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ASH on the Cost of Smoking

Action on Smoking and Health UK has released a report detailing the cost of smoking on social care in England

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Action on Smoking and Health UK (ASH) has released a report detailing the cost of smoking on social care in England. It is the fourth in the series and details the shocking impact of tobacco use on people’s lives – something that could be alleviated if ASH got behind pragmatic, evidence-based changes to the current legislation.

Deborah Arnott, chief executive of ASH (1), said, “This report reveals the shocking extent to which smoking damages the quality of people’s lives, and of those around them, before going on to kill them prematurely. On average, smokers need social care at 63, ten years earlier than non-smokers, so if the Government truly wants to extend healthy life expectancy by five years by 2035, ending smoking is a priority. However, achieving the Smokefree 2030 target won’t be easy and requires investment at a time when the Government has a massive budget deficit. Tobacco manufacturers, on the other hand, remain extremely profitable and should be made to pay a levy on their sales as they do in the US to help make smoking obsolete.”

The report (2) used data from the English Longitudinal Study of Ageing (ELSA) and the Health Survey for England (HSE). It estimated the rate at which smokers and ex-smokers aged over 50 (in the ELSA    data) and over 65 (in the HSE data) receive care in their home (domiciliary care) and residential social care compared with people who have never smoked.

It found that over one and a half million people in England (1,647,500) require care support as a result of smoking. Of these:

  • 85,000 people are receiving local authority funded care in their home
  • 17,500 people are receiving local authority funded care in a residential care home
  • 1,095,000 people are receiving care from informal sources, such as relatives and friends
  • 450,000 people currently need social care support but receive none

It estimates that if local authorities met the current needs that are being catered for in family homes it would place an additional £14 billion burden on the state, on top of the current £1.2 billion being spent.

Councillor Ian Hudspeth, chairman of the Local Government Association’s (LGA) Community Wellbeing Board, said: “The substantial impact smoking has on council finances and social care costs reinforce the case for urgent investment to reduce smoking and achieve the Government’s ambition of a smokefree country by 2030. Public health funding has not kept pace with funding for the NHS, and this must change if local government is to play a full role in improving the health of the nation. The forthcoming Spending Review must be the moment to put public health and social care on a sustainable footing so that councils can continue their vital work in supporting, promoting and improving people’s wellbeing.”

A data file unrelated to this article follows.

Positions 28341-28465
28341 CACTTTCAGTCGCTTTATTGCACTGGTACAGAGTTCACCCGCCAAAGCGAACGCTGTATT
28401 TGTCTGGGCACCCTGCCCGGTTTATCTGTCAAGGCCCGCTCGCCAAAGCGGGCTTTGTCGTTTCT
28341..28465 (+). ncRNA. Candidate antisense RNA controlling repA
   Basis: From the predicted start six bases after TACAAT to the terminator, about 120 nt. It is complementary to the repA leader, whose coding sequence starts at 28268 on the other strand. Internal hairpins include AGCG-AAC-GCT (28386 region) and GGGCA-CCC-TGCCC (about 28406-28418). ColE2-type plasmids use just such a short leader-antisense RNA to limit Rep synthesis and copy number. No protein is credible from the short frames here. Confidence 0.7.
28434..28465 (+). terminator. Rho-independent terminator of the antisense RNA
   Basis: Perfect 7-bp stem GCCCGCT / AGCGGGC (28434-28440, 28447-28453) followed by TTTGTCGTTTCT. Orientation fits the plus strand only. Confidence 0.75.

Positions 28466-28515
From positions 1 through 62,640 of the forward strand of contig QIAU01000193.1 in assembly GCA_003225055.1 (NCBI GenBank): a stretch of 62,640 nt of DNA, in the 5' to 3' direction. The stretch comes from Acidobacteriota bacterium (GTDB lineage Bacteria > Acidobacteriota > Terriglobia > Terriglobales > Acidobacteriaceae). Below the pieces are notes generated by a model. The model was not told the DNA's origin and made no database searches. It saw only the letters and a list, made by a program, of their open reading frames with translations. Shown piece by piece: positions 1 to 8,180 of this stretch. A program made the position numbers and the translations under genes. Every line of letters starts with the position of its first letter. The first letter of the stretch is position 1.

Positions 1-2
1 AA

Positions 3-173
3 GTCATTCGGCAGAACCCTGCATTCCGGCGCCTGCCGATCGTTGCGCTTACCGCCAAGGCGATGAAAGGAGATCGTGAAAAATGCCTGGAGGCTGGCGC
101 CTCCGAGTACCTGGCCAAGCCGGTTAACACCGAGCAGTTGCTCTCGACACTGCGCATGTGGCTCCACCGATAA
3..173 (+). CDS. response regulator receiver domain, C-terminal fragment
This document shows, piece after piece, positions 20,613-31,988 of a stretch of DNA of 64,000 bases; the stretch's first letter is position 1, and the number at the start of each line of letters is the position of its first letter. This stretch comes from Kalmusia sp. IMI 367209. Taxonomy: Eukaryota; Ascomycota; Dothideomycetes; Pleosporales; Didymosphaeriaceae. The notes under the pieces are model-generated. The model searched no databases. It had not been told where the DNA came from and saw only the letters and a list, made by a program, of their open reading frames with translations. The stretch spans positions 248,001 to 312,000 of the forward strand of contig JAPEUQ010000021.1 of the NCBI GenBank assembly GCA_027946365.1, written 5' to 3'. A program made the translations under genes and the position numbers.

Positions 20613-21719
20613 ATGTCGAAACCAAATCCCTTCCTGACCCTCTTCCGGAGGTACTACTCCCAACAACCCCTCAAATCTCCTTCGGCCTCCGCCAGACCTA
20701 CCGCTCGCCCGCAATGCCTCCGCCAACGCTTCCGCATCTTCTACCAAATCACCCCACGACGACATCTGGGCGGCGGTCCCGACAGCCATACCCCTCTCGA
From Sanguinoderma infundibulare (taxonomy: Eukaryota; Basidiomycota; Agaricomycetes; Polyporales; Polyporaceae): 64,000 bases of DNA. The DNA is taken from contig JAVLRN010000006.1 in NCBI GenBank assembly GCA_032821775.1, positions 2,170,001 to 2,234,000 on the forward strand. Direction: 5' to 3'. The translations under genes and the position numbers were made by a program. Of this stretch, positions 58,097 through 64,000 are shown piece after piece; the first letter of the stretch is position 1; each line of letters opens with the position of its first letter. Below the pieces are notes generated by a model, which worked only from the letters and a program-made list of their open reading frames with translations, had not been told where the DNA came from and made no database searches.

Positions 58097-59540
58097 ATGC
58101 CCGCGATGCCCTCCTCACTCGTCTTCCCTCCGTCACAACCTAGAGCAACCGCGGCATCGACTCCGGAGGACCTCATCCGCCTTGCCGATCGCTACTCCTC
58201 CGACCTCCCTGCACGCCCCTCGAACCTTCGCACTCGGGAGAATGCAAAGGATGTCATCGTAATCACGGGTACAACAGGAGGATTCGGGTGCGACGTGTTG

It could not be clearer, if ASH wishes to reduce the cost of smoking on social care in England then it needs to get behind calls to raise the cap on nicotine concentration in e-liquids and stop demanding ministers restrict the availability of flavours.


  1. Action on Smoking and Health UK -
  2. The costs of smoking to the social care system and related costs for older people in England: 2021 -

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Dave Cross

Journalist at POTV
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Dave is a freelance writer; with articles on music, motorbikes, football, pop-science, vaping and tobacco harm reduction in Sounds, Melody Maker, UBG, AWoL, Bike, When Saturday Comes, Vape News Magazine, and syndicated across the Johnston Press group. He was published in an anthology of “Greatest Football Writing”, but still believes this was a mistake. Dave contributes sketches to comedy shows and used to co-host a radio sketch show. He’s worked with numerous vape companies to develop content for their websites.

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